It is nearly impossible for a venue to feasibly be 100% eco-friendly.  That would be a huge investment for business owners, and in order for them to operate such a business there fees would have to be incredibly high restricting them to a very limited portion of the wedding market.  So with that said, just because a venue doesn’t follow any or all of the above practices doesn’t mean that they are a BAD option.  For example, if a venue runs on fossil fuels and doesn’t have a recycling program in place they may take other steps to make up for those facts.

The point of this post is not to condemn those who are not able to offer 100% eco-friendly services, but to provide brides and grooms with the knowledge to spot businesses who are making unfounded claims.  And if you are in love with a location for your wedding, but they fall more in line with traditional operations you can take that into account in other aspects of your wedding planning.  But it still never hurts to encourage them to make the necessary steps to lead their business into the green revolution!

To end I would like to share some of my favorite eco-friendly venues in North Texas:

Hickory Streent Annex

F&R Whiskey Distillery 

City Club Fort Worth (This was the first venue in Fort Worth to start taking green initiatives!)

Nylo Hotels Dallas Southside

Trinity River Audubon Center

Greenwashing 101 :: The different levels of sustainable diamonds


To kick off our series on greenwashing, I thought I would touch on the first thing that you usually think about when it comes to having a wedding.  In fact, you’re thinking about this before you even get engaged- the highly sought engagement ring.  This is the one thing that you will have forever, wear every single day, and hopefully even pass on to future generations.  Unfortunately two thirds of the world’s diamonds come from war torn areas in Africa, where their sale goes to fund insurgency efforts.  I will not get into the social implications behind purchasing gems from these areas, but if you would like to read about it you are welcome to google “blood diamond”, “hot diamond”, or “conflict diamond”.  Of course diamonds are not the only natural resource that’s trade is controlled by a rebel regime, but it is the one that we are discussing today.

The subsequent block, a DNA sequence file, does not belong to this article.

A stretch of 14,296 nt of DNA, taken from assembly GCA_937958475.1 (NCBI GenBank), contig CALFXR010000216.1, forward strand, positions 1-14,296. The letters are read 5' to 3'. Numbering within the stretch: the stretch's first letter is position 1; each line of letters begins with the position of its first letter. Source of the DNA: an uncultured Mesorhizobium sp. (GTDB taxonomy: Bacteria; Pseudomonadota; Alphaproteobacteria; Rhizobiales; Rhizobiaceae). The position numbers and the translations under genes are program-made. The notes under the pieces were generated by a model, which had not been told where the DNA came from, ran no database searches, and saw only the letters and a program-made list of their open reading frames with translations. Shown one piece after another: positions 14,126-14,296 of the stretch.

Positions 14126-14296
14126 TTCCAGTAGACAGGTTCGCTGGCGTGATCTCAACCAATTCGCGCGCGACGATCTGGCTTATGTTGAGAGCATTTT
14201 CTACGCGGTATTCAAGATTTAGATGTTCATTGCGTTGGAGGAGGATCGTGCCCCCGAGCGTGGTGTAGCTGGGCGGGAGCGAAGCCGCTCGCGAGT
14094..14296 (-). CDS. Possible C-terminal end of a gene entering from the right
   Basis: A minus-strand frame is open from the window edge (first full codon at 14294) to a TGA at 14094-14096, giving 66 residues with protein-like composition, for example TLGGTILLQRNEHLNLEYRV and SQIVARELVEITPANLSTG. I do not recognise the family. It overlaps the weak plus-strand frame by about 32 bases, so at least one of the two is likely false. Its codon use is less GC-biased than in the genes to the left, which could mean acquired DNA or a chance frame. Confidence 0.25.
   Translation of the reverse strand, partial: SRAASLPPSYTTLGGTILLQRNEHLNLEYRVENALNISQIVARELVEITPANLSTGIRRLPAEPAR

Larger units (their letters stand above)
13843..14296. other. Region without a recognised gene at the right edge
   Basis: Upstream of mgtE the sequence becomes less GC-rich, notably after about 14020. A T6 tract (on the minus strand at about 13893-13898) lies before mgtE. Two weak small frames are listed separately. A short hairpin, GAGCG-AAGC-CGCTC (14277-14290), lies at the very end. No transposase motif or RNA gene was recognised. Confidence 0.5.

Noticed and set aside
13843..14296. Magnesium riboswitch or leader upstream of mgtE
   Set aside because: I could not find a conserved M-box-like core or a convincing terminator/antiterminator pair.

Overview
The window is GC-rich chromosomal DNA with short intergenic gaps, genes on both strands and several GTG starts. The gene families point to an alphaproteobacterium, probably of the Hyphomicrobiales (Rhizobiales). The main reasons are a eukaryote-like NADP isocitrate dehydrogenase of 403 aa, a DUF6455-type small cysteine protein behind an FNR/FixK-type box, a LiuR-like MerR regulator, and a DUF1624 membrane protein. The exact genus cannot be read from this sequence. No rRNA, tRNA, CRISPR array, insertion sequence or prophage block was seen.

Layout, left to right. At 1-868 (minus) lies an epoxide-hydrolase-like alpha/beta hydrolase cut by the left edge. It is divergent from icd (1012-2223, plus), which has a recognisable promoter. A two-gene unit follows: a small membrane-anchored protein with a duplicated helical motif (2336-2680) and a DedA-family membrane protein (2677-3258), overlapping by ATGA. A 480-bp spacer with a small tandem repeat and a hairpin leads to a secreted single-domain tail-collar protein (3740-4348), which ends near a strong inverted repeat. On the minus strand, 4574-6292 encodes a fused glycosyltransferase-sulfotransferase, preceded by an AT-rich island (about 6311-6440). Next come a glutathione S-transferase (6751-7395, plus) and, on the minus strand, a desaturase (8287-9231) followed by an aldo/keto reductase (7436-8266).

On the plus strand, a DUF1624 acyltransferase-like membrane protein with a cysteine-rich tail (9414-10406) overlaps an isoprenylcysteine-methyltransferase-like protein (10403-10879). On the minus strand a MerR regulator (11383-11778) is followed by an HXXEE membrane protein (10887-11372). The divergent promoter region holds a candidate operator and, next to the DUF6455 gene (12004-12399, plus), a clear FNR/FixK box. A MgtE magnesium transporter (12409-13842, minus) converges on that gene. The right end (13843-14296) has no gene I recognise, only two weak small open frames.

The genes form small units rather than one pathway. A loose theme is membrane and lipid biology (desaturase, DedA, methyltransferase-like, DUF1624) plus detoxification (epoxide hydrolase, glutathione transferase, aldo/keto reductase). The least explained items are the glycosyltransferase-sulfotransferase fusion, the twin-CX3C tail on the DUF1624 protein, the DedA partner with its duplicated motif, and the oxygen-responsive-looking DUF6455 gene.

Many couples are seeking out more ethically procured gemstones for their wedding bands and engagement rings, but just because a diamond is conflict free doesn’t necessarily equate it to being sustainably sourced.  I’m often asked by couples what is more “green” a vintage diamond, conflict free, or cultured diamonds?  Here I have compared the different types of diamonds that are generally referred to as “eco-friendly”.  I will point out that none of these are BAD stones, but some are just more sustainable than others.

  •  Conflict free- Mined diamonds still require a lot of energy, travel, and putting a big hole in the ground, but they do (theoretically) detract from the blood diamond issue .  Brilliant Earth has this awesome guide to educate consumers about purchasing conflict free diamonds.
  • Cultured diamondsOne option that is not quite so widely known about is cultured gems.  They are created in a lab environment and are real diamonds (as opposed to cubic zirconia or moissanite)  that are superior in quality to mined diamonds (because they are created in a perfect environment), they cost less than mined diamonds, and come in an array of colors.  Unfortunately the process does require the use of energy (but not nearly the amount as the mining process) so we can’t call it 100% sustainable.  However, with better technology in alternative energy I’m positive that it’s not far off.  www.gemesis.com is an online company that creates beautiful wedding jewelry from lab cultured diamonds and is a great place to start your search for a lab created piece.
  • Vintage- The energy that is required to find the perfect vintage diamond is more personal energy as you will be required to scour the ends of the earth to find the perfect setting. But at the end of the day, no new energy is being used to create a vintage ring since it already exists, making this the most sustainable way to source your engagement ring.  Sourcing specialty items such as this is a specialty of Vera Green Productions, but if you would rather scour the land on your own my suggestions are to stick with nicely organized antique stores that have large locked jewelry cases.  And once you arrive, ask for assistance.  It’s always amazing to me how many shop curators have a mental catalog of the items in their stores.  And ask for verification that what you are purchasing is what they claim to be selling.  It would be a shame to pay diamond prices for a CZ!
  • Recycled metals and stones are definitely making a comeback.  It’s not uncommon for a couple to source the materials from pieces that they already own and work with a jewlery designer to transform them into custom pieces.   Our go to resource is Sofia Jewelry (of course!) formerly Priolo and Co.  There are local designers in Fort Worth, TX and Mill Valley, CA and they are available for consultations via Skype nationwide.  (They also deal conflict free stones and recycled metals)

Will you be sporting socially conscious jewelry on your big day?  What route will you be taking?

Sources:

http://en.wikipedia.org/wiki/Blood_diamond

http://www.conflictfreediamonds.org/

http://d.neadiamonds.com/

http://www.thechicecologist.com/